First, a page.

Key Projects Driving Additional Oil Production
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Key Projects Driving Additional Oil Production

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Wed, 01/25/2012 - 17:43

Pemex production continued to decline in 2011, although at a slower pace than in previous years. Production went from 2.58 million bbl/day in 2010 to 2.55 million bbl/day in 2011: a slight decrease compared to the steady drop in production levels since 2004, when production peaked at 3.38 million bbl/day. Between 2007 and 2009, production declined by 474,200 bbl/day. This drop was largely due to Cantarell, the once lucrative oil field in the Gulf of Mexico. In order to reverse the dwindling production trend, driven by Cantarell’s decline, Pemex turned to new projects and increased production levels in fields like Ku-Maloob-Zaap, Ixtal-Manik, Crudo Ligero Marino, Delta del Grijalva and Ogarrio-Magallanes.

Until now, production from other fields has not been able to increase Pemex’s total production, but has helped to stabilize the declining trend. In 2011, six of the new projects (including Chicontepec) reached a combined average of 1.41 million bbl/day production. According to a March 2011 Pemex presentation, Mexico’s oil production growth without Cantarell “tops any other crude oil producer in the world” and is higher than in countries such as Angola, Brazil or Canada. The most productive of these projects is by far the oshore Ku-Maloob-Zaap area o the coast of Tabasco and Campeche; in fact, it became Pemex’s primary source of production in 2009 when it surpassed Cantarell. Average Ku-Maloob-Zaap production was 842,519 bbl/day in December 2011, accounting for around 30% of the NOC’s total production.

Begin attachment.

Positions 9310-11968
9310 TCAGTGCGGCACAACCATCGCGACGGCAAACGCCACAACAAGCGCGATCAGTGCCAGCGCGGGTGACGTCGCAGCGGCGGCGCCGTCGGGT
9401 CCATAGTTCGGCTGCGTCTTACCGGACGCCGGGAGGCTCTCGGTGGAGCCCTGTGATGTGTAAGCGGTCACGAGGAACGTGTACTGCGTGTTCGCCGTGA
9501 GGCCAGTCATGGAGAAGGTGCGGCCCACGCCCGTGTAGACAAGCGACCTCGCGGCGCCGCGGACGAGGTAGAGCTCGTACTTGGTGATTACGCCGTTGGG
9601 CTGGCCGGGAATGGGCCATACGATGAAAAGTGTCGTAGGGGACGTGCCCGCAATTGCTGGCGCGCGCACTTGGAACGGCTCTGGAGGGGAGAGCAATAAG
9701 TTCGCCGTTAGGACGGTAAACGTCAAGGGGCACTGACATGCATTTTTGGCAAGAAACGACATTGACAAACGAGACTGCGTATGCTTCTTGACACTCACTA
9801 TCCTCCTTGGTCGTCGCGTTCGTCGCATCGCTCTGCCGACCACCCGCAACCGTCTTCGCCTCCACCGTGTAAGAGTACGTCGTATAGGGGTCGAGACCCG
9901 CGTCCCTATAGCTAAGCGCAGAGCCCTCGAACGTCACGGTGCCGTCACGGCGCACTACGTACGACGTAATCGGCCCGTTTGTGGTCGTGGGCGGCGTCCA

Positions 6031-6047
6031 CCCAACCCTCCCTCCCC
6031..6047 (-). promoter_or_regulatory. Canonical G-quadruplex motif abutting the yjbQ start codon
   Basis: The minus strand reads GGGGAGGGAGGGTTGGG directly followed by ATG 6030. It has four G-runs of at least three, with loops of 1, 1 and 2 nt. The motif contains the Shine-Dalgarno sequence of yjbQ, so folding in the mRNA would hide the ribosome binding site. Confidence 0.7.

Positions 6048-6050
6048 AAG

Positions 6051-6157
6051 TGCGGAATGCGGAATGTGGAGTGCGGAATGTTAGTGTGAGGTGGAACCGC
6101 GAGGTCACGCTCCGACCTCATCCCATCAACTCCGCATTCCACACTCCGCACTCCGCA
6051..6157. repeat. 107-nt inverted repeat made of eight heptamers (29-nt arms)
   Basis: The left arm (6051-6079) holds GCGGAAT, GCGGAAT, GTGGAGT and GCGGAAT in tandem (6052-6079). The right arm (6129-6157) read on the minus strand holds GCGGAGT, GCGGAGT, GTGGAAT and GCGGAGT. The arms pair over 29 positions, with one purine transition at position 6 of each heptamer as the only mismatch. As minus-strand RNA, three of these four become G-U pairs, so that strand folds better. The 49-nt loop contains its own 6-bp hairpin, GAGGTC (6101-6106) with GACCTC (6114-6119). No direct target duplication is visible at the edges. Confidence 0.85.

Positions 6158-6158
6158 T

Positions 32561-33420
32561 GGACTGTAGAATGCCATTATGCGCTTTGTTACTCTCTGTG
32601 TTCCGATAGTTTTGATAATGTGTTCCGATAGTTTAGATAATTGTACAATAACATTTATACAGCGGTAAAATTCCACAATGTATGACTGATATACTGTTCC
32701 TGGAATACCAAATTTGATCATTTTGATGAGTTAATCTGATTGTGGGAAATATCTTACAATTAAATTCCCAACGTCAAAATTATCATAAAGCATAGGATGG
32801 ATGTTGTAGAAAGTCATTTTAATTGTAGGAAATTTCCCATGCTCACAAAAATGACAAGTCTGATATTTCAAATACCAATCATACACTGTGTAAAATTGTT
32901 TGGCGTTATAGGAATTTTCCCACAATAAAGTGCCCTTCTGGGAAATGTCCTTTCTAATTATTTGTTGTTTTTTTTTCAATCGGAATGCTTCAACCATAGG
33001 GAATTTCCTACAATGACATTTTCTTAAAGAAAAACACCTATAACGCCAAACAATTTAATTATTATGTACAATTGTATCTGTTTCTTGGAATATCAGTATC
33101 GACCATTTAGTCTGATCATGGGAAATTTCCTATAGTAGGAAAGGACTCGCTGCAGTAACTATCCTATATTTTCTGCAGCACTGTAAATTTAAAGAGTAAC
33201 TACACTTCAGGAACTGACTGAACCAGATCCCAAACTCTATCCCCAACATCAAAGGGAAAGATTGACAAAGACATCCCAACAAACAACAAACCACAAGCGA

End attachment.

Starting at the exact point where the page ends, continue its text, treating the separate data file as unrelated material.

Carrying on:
Production is also rising at other projects. The Delta del Grijalva project, for example, produced 155,000 bbl/day in 2011, up from 59,000 bbl/day in 2003: an increase of 164% in eight years. The Ixtal-Manik field augmented its production level from 9,000 bbl/day in 2005 to 125,000 bbl/day in 2010. Furthermore, the Ogarrio-Magallanes field increased production by 118% from 2006 to January 2012, and Chicontepec managed to reach 65,000 bbl/day in 2011. Pemex plans for Chicontepec to reach a production level of 550,000-600,000 bbl/day by 2021; the field’s complicated geological formation means Pemex will need special technology to reach that goal.

Pemex’s goal is to continue increasing production from most of these fields. For Ku-Maloob-Zaap, however, the company announced in January 2011 that the challenge was to maintain a production peak of about 850,000 bbl/day for six years. Overall, Pemex aims for a crude production of 2.6 million bbl/day in 2012, reaching 2.8 million bbl/day in 2016, according to its 2012-2016 business plan. Looking forward, the Crudo Ligero Marino project includes fields like Tsimin or Xux, light crude oil discoveries with promising 3P reserves that are expected to boost production.



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